Women and Minorities in Computer Science

Computer Science Teacher
Computer Science Teacher - Thoughts and Information from Alfred Thompson

Women and Minorities in Computer Science

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One of the posts I wrote last week brought an interesting comment.

Why should one concern themselves with whether or not women become computer scientists? Why should women receive any special emphasis?

I’ve heard that question or variations of it before. I’ve gotten to the point in my life where the answer seems obvious. We clearly need all kinds of people (gender, race, ethnicity, age, you name it) in any organization that hope to succeed and make progress in the modern diverse world we live in. A field like computer science where women and various minorities are under represented is at a disadvantage today.

Diversity is an important ideal at Microsoft just as it is with many other companies and organizations these days. Gone are the days when any organization, let alone industry, can make it with a homogenous (all white male) set of customers and employees.  And today companies have come to realize it and incorporate diversity as not a goal but as a value to live by.

I took the following quote from the Diversity Vision and Strategy page at Microsoft.com. I think it is a good summary.

Why Diversity Matters at Microsoft

At Microsoft we think of the business case for diversity as having three components: talent, customers, and innovation.

  • Talent. Microsoft seeks to attract and retain the best and brightest employees. This enables us to gain a competitive advantage in the new emerging markets.
  • Customers. If we truly want to have a compelling value proposition for our customers, we must understand the rich diversity of our customer base.
  • Innovation. We work to build innovative products for an increasingly diverse customer base by using the diverse talents, ideas, and perspectives of our employees.

Read more about Microsoft and diversity at the Diversity home page here. But if you want to learn more about women in technology in general and women at Microsoft in particular I recommend Jennifer Marsman’s blog. Jennifer runs an interesting series of "Featured Women in Technology." She has already featured a number of very interesting women doing  very interesting things.

[Edit: Since I posted this a number of other related links have come to my attention so I added on below]

An article on the decline in numbers of women in CS as the numbers in STEM overall are up.

While the number of women in other fields of science and technology have increased over the past 40 years, the computer science area has seen a dramatic decline that has no easy explanation. An international group of computer science educators and historians convened recently in Minneapolis to systematically try to answer the question. You can read the full story at Minnpost.com:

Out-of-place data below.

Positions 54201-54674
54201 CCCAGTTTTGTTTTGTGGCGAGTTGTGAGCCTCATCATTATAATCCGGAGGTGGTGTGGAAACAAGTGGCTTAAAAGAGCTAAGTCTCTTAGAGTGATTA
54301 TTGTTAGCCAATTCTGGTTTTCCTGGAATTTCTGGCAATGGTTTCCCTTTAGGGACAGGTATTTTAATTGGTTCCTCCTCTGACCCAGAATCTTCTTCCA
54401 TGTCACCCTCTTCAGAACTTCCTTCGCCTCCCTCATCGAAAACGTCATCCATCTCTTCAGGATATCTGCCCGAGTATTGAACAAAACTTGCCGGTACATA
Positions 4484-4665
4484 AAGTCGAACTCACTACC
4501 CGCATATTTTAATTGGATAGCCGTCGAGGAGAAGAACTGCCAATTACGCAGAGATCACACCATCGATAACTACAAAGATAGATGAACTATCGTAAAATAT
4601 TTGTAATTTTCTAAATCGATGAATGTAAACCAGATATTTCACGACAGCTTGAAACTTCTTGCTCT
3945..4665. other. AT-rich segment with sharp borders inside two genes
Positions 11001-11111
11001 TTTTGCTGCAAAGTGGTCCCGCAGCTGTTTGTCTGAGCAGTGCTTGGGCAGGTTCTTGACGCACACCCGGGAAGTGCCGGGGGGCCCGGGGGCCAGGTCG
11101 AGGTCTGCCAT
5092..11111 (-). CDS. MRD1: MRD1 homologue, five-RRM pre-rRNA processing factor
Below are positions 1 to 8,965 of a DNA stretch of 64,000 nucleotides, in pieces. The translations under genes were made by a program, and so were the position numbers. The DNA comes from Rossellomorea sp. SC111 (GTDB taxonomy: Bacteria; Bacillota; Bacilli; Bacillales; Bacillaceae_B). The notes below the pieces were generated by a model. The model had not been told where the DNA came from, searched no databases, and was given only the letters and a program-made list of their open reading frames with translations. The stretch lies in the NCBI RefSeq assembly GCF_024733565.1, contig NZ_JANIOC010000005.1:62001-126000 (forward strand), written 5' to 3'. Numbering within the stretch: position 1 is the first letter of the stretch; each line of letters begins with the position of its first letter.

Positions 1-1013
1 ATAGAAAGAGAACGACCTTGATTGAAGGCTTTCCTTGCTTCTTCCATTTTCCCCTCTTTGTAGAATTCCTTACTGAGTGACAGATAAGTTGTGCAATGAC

Nerd Girls - Women engineers who are working on interesting projects. Video here.

Newsweek article here.
  • This is a great resource page - it's certainly going in my bookmarks!

  • I am professional software engineer, specialty in microsoft.net, C# and previous version (including visual c++ 6.0),Java 2.0 and worked a lot in those languages. i have developed one most outstanding projects.i am  qualified MCAD.net as well.i have worked on many complicated research projects.though women can easly become a geek programmer if she wants.i have seen many my colleagues mostly dependant on male programmers and getting a lot of help from them.(i am not one of them and not a geek!)

  • Three quick thoughts:

    (1) Women can most definitely succeed in Computer Science!!  If we as educators truly want each of our students to reach his/her greatest potential in life, then it MUST bother us when something is causing girls to turn away from math and technology courses and careers when so many of them have the talent for it!

    (2) When I taught introductory CS to high school sophomores, I was lucky to have about 1/2 boys and 1/2 girls in my classes.  I found that many more boys came to my class overconfident in their technology abilities, while many girls underestimated their abilities (and it took probably 1/2 the year and my concerted efforts to break these flawed preconceptions).  I don't know what causes this, but surely one contributing factor is that kids are seeing far more male adults in technology careers (+ tech-oriented movie/TV characters etc.) than females.

    (3) Slight Tangent: I attended high school at an all-boys Chicago-area school.  After I graduated, the school became co-ed, despite  some vocal objections of other alumni and some staff.  The result?  The school is now flourishing like no other time in its history.

    So why should we be concerned at the small numbers of women in CS ?  For all the same reasons that we are educators!!

    (ok...so maybe not such "quick thoughts."  Apologies for the rambling :-)  )

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